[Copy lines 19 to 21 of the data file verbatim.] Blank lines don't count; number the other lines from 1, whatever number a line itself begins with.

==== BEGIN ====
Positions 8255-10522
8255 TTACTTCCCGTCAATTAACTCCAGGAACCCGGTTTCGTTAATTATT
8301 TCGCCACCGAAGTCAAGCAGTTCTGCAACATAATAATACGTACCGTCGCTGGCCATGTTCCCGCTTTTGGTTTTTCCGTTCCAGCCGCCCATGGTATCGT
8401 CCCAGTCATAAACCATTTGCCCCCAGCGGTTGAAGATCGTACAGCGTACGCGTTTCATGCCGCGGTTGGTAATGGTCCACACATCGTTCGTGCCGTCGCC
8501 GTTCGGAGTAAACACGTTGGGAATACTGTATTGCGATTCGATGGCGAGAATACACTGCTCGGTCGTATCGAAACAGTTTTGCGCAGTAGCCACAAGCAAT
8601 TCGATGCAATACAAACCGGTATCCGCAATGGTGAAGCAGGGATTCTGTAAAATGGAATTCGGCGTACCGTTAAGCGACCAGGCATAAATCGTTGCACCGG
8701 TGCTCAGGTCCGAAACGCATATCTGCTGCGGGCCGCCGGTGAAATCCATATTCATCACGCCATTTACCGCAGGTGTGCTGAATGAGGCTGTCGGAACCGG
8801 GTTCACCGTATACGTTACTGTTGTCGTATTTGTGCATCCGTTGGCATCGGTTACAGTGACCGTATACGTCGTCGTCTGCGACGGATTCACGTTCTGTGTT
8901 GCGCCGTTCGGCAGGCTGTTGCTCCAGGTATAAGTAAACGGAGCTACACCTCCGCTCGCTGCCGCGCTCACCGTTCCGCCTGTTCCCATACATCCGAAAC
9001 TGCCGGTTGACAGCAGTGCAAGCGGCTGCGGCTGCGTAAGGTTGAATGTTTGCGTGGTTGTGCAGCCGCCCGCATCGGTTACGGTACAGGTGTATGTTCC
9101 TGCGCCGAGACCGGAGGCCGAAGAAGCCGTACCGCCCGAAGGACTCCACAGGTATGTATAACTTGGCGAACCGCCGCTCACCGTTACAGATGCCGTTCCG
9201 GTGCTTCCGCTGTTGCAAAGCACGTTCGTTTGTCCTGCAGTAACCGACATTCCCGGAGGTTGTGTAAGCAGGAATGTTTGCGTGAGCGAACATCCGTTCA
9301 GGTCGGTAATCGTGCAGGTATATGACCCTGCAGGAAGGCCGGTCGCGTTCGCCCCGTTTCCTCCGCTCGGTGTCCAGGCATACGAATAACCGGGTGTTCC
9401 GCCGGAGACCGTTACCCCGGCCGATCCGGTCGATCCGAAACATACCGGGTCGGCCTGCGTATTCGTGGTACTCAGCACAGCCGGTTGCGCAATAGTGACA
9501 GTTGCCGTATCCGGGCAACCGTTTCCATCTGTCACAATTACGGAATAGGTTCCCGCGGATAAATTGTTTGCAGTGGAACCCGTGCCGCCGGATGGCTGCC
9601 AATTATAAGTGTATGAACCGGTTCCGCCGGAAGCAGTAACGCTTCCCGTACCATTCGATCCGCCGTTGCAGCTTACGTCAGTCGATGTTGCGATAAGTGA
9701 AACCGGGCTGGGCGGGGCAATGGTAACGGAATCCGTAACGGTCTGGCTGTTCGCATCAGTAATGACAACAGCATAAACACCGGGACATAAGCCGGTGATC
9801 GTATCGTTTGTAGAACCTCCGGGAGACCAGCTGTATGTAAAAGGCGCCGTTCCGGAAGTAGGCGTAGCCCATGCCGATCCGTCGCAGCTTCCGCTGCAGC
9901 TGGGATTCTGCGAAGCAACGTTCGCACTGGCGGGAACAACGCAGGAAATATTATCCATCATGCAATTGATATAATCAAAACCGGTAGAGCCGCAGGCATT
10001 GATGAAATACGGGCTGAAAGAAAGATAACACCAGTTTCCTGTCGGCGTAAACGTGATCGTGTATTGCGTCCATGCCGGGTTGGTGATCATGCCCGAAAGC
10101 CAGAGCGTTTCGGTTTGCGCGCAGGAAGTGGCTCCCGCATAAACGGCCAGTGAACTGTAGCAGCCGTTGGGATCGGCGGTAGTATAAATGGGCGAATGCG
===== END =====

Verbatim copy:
9901 TGGGATTCTGCGAAGCAACGTTCGCACTGGCGGGAACAACGCAGGAAATATTATCCATCATGCAATTGATATAATCAAAACCGGTAGAGCCGCAGGCATT
10001 GATGAAATACGGGCTGAAAGAAAGATAACACCAGTTTCCTGTCGGCGTAAACGTGATCGTGTATTGCGTCCATGCCGGGTTGGTGATCATGCCCGAAAGC
10101 CAGAGCGTTTCGGTTTGCGCGCAGGAAGTGGCTCCCGCATAAACGGCCAGTGAACTGTAGCAGCCGTTGGGATCGGCGGTAGTATAAATGGGCGAATGCG